What I Learnt From Google Search


It was a tough argument between me and my friend, Toyin. It was the kind of argument that could continue for hours until someone (usually the person with the weaker voice) gave up. I was confident – I could remember Mr. Jones continuously telling us the meaning of ‘yardang’ in the last geography class. To make matters worse, there was no geography textbook close by for us to fall back on so we kept throwing words at each other like market women looking for change in Cele.  I was ready to continue with the argument until this spark (I call moments like that the ‘eureka moment’) reminded me of Google. I quickly pulled out my blackberry and with two clicks; I found a lifeline. Hidden in perhaps the easiest place to search; Google showed me a clear definition – with explanations – of the term ‘yardang’. That just saved us a bucket of saliva but that’s not the only thing we can learn from that story.

In the 1800s, John Dewey defined schools. He stated simply that the general purpose of school is to transfer knowledge and prepare young people to participate in their country’s democratic society. It was a top definition at that time – because really there was no other reason someone would go to school. But that was then; that was the same period when Karl Benz introduced the first automobile which moved at 18km/h at top speed. If we now have automobiles that can move at up to 300km/h, should we still be following definitions from the 1800s?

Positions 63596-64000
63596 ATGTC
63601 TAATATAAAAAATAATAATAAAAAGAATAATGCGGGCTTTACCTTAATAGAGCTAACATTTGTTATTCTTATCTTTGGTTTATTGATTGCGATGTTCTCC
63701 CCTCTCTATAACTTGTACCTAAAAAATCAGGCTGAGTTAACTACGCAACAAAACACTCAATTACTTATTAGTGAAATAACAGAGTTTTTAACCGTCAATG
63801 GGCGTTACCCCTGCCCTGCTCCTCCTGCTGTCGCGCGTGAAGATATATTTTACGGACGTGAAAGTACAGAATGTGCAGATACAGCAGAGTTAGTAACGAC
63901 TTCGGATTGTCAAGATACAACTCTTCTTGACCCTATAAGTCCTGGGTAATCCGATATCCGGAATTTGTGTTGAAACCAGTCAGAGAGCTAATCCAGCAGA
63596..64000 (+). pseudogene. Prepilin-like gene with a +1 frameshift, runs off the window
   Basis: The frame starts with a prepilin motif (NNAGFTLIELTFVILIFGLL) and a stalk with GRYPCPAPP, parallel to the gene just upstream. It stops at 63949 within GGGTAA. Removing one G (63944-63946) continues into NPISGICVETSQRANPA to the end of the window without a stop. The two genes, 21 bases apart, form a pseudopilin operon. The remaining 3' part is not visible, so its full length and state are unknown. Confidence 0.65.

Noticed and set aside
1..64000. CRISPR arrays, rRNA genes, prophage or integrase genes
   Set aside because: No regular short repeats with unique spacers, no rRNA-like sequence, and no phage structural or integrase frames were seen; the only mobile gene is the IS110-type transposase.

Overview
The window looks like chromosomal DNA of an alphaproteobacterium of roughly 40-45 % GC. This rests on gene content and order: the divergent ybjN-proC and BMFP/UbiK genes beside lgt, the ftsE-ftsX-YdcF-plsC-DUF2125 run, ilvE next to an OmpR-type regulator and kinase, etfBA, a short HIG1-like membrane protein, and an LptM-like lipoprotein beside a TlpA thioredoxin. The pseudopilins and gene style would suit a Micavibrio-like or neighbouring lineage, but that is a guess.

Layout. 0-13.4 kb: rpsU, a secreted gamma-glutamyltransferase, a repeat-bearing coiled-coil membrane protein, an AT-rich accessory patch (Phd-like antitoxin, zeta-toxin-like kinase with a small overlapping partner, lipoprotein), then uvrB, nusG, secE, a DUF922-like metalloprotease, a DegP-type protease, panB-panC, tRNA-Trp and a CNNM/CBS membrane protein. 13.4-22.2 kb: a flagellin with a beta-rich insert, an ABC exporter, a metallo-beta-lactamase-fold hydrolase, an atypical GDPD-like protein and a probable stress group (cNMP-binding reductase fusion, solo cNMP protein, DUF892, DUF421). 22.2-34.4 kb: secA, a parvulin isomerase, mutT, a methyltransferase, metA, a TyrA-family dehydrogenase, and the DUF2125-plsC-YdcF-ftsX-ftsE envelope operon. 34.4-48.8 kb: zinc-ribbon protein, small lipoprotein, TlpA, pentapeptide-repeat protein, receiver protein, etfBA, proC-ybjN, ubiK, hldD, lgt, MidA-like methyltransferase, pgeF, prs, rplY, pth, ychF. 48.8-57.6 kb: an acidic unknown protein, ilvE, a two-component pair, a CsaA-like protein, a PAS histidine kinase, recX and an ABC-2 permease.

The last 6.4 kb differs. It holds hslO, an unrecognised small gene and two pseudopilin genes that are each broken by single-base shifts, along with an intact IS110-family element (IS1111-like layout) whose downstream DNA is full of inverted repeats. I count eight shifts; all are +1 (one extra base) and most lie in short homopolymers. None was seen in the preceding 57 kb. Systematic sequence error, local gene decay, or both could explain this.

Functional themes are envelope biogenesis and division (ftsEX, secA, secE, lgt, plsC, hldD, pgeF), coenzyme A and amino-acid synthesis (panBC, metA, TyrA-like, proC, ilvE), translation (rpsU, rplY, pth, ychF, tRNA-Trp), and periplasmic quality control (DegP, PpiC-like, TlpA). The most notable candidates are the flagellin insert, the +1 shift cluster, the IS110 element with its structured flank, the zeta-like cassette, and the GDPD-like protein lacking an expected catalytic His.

23 Jul 2012

I Know I Can - Nas!

It's hard to see a proper inspirational hip-hop song nowadays so you have to thank Nas for this one.

It inspires me; hope it does the same to you!



Stay Blessed,
Emeka.

19 Jul 2012

19 July, 2012


I saw this picture the other day and I thought in my mind. 'see how innovative these people are'. I would love to wear a Nigerian shoe brand in the near future - and I would like it to be top quality. I'm wondering what these young men could have come up with if they just had enough capital and enterprise skills.

There is a lot of untapped talent in Nigeria which could just be resolved if there was enough awareness and most importantly, Education. I would really love to wear a brand called 'chuks' or 'femo' one day.

Remain Blessed,
Emeka.

5 Jul 2012

Patience; A Common Misconception


As usual, I’m going to use an example to explain my point here.